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Metachronous parathyroid adenoma characterised by recurrent nephrolithiasis
  1. Kiera Brigh Turner1,
  2. Jonathan Wideroff2 and
  3. Lawrence Brickman1
  1. 1Charles E Schmidt College of Medicine, Florida Atlantic University, Boca Raton, Florida, USA
  2. 2General Surgery, Delray Medical Center, Delray Beach, Florida, USA
  1. Correspondence to Kiera Brigh Turner; kieraturner2019{at}


Hyperparathyroidism is often diagnosed after identifying hypercalcaemia through routine testing in asymptomatic patients; however, many patients experience severe and painful symptoms related to their diagnosis, including nephrolithiasis and bone pain with osteoporosis. Double adenomata are an uncommon cause of hyperparathyroidism, and they occasionally occur metachronously with recurrent symptoms years apart. This case report examines a woman in her 60s with a history of parathyroid adenoma 9 years earlier who presented with recurrent nephrolithiasis. She was found to have a recurrence of primary hyperparathyroidism after more than a year of recurrent urinary tract infections, nephrolithiasis and bacteraemia. A neck exploration revealed a metachronous parathyroid adenoma, which was removed with complete resolution of symptoms. Her case demonstrates the importance of evaluating patients with nephrolithiasis for hyperparathyroidism and communicating abnormal laboratory results with the patient in a hospital setting. It also provides the opportunity to examine the rare diagnosis of a metachronous parathyroid adenoma.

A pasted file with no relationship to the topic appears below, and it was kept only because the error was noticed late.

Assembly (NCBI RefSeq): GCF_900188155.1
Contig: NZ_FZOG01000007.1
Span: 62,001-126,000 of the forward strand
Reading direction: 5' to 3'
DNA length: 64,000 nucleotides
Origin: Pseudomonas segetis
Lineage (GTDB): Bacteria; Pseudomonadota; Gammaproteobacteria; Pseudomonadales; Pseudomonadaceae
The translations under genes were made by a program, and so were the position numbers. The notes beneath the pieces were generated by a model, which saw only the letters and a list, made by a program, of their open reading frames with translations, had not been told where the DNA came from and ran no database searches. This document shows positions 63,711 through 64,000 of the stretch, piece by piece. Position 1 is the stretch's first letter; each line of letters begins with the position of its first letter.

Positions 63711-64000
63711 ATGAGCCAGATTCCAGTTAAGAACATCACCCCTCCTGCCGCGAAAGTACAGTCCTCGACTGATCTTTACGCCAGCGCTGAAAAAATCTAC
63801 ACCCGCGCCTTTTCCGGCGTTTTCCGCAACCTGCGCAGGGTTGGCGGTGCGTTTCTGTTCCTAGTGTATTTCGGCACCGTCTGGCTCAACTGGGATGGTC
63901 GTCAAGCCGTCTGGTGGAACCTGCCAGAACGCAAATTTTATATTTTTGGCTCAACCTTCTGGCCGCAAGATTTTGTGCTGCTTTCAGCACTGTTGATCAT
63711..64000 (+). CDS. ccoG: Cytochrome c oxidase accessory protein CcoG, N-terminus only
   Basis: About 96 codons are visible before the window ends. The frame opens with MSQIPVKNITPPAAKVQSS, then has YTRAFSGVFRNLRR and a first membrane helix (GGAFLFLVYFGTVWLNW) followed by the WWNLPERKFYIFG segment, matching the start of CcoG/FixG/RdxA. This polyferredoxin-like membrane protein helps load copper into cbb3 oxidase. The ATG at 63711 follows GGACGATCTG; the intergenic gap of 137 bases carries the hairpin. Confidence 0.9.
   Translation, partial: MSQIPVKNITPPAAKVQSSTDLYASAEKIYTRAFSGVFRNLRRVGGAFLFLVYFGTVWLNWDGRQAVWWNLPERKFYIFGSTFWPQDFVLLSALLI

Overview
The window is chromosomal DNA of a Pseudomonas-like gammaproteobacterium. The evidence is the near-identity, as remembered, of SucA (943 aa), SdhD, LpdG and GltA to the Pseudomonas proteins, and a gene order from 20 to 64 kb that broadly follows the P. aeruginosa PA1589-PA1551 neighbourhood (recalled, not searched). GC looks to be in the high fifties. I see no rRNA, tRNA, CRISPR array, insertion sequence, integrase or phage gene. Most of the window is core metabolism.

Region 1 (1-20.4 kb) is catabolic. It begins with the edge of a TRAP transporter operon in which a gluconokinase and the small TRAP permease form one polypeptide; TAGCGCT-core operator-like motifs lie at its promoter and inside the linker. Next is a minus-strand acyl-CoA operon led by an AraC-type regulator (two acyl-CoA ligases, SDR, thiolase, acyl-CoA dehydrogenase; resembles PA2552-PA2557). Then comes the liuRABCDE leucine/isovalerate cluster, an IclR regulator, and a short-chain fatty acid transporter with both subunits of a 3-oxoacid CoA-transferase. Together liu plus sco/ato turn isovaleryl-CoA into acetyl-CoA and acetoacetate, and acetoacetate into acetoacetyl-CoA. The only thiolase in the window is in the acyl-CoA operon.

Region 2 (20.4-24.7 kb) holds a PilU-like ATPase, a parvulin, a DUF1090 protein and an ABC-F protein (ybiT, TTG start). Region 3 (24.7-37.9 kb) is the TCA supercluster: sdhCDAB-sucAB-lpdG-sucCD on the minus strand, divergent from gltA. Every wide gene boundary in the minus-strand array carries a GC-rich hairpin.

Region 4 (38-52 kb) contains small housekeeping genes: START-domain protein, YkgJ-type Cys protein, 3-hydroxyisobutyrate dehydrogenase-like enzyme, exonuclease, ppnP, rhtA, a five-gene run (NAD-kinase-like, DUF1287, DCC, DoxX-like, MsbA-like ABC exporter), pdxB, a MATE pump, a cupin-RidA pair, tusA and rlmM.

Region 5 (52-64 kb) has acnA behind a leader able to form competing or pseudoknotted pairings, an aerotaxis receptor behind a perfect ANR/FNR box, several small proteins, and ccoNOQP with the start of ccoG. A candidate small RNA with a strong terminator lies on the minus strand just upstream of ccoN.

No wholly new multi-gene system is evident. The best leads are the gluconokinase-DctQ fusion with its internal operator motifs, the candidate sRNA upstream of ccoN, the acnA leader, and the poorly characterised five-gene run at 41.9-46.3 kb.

• Endocrinology
  • Calcium and bone
  • Head and neck surgery

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  • Contributors KBT drove the conception of the work, gathered the clinical details, drafted the report, created the figures and revised the manuscript. JW provided critical review and advice, and edited the final manuscript. LB provided critical review and reviewed the final manuscript.

  • Funding The authors have not declared a specific grant for this research from any funding agency in the public, commercial or not-for-profit sectors.

  • Case reports provide a valuable learning resource for the scientific community and can indicate areas of interest for future research. They should not be used in isolation to guide treatment choices or public health policy.

  • Competing interests None declared.

  • Provenance and peer review Not commissioned; externally peer reviewed.